Out of all the responsibilities that come with motherhood, keeping a tidy home every week drops further and further down the priority list when mothers are constantly putting out fires throughout the day.
Regardless of whether they are stay-at-home or working moms, parenthood tends to fall on their shoulders.
A messy, disorganized home is likely inevitable when you’re playing carpool, nursing a newborn, and chastising teens. Unless you have a plan that’s easy to stick to each week, a stay at home mom cleaning schedule is a must!
How do busy moms clean their houses fast?
Busy moms who are successful at keeping messy houses at bay don’t wait for all their house chores to pile up or skip routine cleaning frequently.
They’re consistent and responsible with following a tight-knit schedule that allows them to tidy up living spaces throughout the day.
Many stay-at-home moms know how to keep their cleaning routines simple, brief, and know which chores to delegate.
Identifying at least 3-5 main rooms that you want to keep clutter-free at all times is the ultimate key.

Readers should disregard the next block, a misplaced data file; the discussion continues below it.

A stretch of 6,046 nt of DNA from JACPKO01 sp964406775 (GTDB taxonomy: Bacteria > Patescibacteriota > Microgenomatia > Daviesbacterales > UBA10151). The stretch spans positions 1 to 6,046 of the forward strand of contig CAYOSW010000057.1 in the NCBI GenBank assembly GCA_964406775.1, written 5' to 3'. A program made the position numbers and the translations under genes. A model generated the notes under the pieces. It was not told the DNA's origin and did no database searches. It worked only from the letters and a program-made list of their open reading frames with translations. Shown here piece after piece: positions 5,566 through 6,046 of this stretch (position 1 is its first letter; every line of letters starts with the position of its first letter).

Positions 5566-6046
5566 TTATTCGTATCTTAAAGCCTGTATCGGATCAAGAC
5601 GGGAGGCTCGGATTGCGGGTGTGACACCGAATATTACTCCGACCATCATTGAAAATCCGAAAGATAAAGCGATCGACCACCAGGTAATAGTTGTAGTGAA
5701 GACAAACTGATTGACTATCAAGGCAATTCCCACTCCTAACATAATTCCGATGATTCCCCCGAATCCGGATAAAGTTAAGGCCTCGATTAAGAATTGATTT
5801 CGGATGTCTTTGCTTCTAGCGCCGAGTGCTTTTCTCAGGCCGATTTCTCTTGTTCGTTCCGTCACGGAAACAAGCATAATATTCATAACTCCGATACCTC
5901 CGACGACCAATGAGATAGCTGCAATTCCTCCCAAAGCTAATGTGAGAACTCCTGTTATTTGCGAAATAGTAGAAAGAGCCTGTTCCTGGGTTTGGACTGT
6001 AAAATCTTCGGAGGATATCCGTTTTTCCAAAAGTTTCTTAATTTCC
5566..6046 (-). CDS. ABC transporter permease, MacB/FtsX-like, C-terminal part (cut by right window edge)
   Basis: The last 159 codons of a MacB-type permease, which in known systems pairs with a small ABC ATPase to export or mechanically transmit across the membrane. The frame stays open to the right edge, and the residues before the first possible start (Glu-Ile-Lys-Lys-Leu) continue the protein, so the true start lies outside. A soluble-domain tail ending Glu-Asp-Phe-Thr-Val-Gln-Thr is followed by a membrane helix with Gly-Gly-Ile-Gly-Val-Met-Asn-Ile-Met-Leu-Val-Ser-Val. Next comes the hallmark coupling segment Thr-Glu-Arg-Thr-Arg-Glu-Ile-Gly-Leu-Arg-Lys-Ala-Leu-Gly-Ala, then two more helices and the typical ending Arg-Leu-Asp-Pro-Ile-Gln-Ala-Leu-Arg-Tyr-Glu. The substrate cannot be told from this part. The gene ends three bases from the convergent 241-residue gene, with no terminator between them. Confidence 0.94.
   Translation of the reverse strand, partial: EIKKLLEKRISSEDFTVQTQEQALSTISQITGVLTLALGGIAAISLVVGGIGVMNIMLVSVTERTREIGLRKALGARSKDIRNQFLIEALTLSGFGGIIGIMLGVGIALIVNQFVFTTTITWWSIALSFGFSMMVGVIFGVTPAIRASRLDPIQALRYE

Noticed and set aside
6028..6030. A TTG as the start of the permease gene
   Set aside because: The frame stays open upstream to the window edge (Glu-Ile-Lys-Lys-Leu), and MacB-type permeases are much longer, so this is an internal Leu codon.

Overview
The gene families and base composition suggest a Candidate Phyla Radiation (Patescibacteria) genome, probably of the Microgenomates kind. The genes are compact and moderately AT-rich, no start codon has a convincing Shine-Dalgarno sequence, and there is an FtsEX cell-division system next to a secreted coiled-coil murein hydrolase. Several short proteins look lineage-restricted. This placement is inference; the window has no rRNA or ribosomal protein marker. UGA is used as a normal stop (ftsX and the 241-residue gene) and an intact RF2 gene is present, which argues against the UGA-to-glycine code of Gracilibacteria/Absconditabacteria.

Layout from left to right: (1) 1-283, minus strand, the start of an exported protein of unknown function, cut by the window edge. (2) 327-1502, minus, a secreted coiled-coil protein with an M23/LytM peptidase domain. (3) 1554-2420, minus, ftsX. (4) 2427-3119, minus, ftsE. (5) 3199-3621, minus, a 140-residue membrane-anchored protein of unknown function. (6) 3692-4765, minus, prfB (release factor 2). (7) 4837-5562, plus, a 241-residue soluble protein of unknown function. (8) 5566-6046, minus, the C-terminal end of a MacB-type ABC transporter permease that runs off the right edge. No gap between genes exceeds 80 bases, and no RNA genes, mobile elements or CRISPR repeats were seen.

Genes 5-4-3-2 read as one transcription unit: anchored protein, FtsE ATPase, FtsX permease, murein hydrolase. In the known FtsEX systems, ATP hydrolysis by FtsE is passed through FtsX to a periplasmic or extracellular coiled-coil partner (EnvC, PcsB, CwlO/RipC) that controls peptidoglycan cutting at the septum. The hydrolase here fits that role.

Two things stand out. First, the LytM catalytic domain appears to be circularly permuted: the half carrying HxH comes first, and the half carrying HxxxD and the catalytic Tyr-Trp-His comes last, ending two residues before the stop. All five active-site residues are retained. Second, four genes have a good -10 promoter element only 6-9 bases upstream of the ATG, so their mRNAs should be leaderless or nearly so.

Depending on the size of your house or apartment, some of them will likely include the following:
- Living room
There’s no need to deep clean your home every week. Unless you’re an extreme germaphobe, try to reserve deep cleaning for at least twice a month or on a bi-weekly basis.
Busy stay-at-home moms manage to clean their houses fast because tidying up is incorporated into their daily routines.
Discover how you, too, can create a stay at home mom cleaning schedule that will keep your home spick and span daily.
The kitchen is the number one place families tend to utilize most often and should be kept clean at all times.
Leftover food particles, soiled dishes, and old dishwater can attract unwanted pests you never invited into your home.